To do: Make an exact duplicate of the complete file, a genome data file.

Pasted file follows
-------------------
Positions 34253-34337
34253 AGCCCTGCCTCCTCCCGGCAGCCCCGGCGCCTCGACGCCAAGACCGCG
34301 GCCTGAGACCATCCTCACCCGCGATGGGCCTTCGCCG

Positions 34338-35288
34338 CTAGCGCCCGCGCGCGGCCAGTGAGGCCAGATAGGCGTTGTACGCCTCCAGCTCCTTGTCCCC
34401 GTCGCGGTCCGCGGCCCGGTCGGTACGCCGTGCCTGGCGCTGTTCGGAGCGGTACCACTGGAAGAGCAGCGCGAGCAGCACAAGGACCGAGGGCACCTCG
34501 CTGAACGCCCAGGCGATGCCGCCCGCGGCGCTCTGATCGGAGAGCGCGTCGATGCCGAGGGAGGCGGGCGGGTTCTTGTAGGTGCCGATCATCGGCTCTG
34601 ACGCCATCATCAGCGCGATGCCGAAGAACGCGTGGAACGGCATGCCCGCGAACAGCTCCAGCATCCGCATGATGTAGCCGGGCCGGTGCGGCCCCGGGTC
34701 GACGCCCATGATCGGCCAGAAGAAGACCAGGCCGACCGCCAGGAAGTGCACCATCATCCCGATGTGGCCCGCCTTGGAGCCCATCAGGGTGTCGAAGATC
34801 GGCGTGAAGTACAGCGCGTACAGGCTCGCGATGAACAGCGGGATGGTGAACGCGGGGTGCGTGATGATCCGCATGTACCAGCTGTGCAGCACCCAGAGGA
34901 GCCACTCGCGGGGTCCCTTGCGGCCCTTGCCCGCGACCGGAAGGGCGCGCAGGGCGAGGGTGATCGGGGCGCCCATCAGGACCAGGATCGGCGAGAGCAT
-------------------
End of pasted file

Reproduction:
Positions 34253-34337
34253 AGCCCTGCCTCCTCCCGGCAGCCCCGGCGCCTCGACGCCAAGACCGCG
34301 GCCTGAGACCATCCTCACCCGCGATGGGCCTTCGCCG

Positions 34338-35288
34338 CTAGCGCCCGCGCGCGGCCAGTGAGGCCAGATAGGCGTTGTACGCCTCCAGCTCCTTGTCCCC
34401 GTCGCGGTCCGCGGCCCGGTCGGTACGCCGTGCCTGGCGCTGTTCGGAGCGGTACCACTGGAAGAGCAGCGCGAGCAGCACAAGGACCGAGGGCACCTCG
34501 CTGAACGCCCAGGCGATGCCGCCCGCGGCGCTCTGATCGGAGAGCGCGTCGATGCCGAGGGAGGCGGGCGGGTTCTTGTAGGTGCCGATCATCGGCTCTG
34601 ACGCCATCATCAGCGCGATGCCGAAGAACGCGTGGAACGGCATGCCCGCGAACAGCTCCAGCATCCGCATGATGTAGCCGGGCCGGTGCGGCCCCGGGTC
34701 GACGCCCATGATCGGCCAGAAGAAGACCAGGCCGACCGCCAGGAAGTGCACCATCATCCCGATGTGGCCCGCCTTGGAGCCCATCAGGGTGTCGAAGATC
34801 GGCGTGAAGTACAGCGCGTACAGGCTCGCGATGAACAGCGGGATGGTGAACGCGGGGTGCGTGATGATCCGCATGTACCAGCTGTGCAGCACCCAGAGGA
34901 GCCACTCGCGGGGTCCCTTGCGGCCCTTGCCCGCGACCGGAAGGGCGCGCAGGGCGAGGGTGATCGGGGCGCCCATCAGGACCAGGATCGGCGAGAGCAT